- Management Responsibility
- Customer Acquisition/Sales
- Product Development
- Product/Service Delivery
- Accounting Management
- Technology Management
Aside from knowing each process, it is vital to understand the classifications as well, because it helps in developing effective business architecture, or the description that defines the category and detail of the process.
1. Core or Primary
These are the processes that are essential to achieving the goals and objectives of the business and are end-to-end, cross-functional practices that directly deliver value to external clients and liaisons. They also make up the value chain or the high-level, interrelated procedures that add value to the product or service, which ultimately delivers value to customers.
All core processes involve the creation and development of the product or service, marketing and transfer to the customer, and the after-sale support or customer feedback. Because of this, core processes are strategically important and have a significant impact on the company, making them crucial for success.
The second type provides the resources and infrastructure that are required by the core processes. Support processes add value to internal customers, and some of the examples include delivery of IT, finance, and HR services, as well as goods and services. They may be associated with functional areas of the business and may involve a lifecycle.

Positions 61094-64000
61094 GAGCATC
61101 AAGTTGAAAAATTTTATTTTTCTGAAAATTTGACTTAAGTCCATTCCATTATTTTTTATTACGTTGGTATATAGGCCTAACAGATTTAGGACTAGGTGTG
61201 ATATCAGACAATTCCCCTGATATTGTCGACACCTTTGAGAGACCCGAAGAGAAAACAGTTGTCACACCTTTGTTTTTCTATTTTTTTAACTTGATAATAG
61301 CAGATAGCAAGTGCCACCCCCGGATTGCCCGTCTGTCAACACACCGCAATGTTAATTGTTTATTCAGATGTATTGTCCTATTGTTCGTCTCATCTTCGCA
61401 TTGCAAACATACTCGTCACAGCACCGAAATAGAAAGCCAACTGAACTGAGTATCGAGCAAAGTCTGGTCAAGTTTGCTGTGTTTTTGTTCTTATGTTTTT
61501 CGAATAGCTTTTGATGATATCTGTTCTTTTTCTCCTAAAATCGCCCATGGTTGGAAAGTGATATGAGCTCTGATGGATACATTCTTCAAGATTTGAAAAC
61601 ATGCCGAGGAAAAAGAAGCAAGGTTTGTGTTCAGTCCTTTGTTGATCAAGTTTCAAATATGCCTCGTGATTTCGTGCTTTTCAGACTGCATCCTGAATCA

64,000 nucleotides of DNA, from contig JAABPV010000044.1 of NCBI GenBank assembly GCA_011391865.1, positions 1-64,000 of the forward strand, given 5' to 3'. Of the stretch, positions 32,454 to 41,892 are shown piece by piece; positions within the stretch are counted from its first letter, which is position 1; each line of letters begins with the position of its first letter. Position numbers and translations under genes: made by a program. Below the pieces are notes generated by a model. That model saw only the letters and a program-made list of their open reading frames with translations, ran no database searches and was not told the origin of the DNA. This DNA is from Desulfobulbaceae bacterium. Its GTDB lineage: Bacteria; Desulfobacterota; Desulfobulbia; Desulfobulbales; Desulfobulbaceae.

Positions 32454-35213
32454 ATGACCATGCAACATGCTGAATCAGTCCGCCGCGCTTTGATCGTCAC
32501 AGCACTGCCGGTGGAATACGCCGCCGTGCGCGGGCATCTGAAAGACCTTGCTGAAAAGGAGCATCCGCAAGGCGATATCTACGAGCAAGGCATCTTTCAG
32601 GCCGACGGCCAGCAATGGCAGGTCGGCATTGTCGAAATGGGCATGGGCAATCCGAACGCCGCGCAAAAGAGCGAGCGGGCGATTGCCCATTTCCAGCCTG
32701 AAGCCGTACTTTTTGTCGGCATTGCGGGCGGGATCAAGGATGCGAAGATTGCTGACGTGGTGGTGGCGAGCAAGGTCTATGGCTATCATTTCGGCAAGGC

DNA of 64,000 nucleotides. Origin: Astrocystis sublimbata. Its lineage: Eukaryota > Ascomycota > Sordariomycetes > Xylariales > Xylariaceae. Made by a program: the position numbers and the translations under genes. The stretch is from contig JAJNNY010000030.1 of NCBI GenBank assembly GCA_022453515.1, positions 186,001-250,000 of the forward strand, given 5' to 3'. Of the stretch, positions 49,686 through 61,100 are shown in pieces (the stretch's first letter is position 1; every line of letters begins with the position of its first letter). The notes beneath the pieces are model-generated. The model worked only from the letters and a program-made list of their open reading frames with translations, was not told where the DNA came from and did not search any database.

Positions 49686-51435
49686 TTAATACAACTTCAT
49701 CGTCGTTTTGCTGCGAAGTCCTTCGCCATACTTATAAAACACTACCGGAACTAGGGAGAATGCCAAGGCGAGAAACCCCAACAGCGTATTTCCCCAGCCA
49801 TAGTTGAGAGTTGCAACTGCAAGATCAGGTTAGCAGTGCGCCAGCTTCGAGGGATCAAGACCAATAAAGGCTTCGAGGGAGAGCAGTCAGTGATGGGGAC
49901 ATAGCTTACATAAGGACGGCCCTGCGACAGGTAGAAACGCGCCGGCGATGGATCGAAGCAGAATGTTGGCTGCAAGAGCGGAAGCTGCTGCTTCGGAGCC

Unlike core processes, support processes do not deliver value to customers. But, they are essential, nonetheless, as they directly affect the execution of the core ones.
The last type includes the processes required to design, determine, observe, and control business activities. Management ensures that both core and support processes meet the operational, financial, regulatory, and legal requirements that let the organization operate effectively and efficiently.
Ways to Prioritize Your Business Process
(Source: Free Thinking Cap)
Now that you know the processes, you can begin the development of a plan to prioritize or improve on your existing business processes.
1. Analyze the Current Process
The first step requires evaluating your existing procedure to see which areas need improvement. This also gives you the chance to thoroughly understand each process and set realistic objectives for your company. Consider resolving these questions when doing your analysis:
- What steps should be fixed?
- Which steps create roadblocks?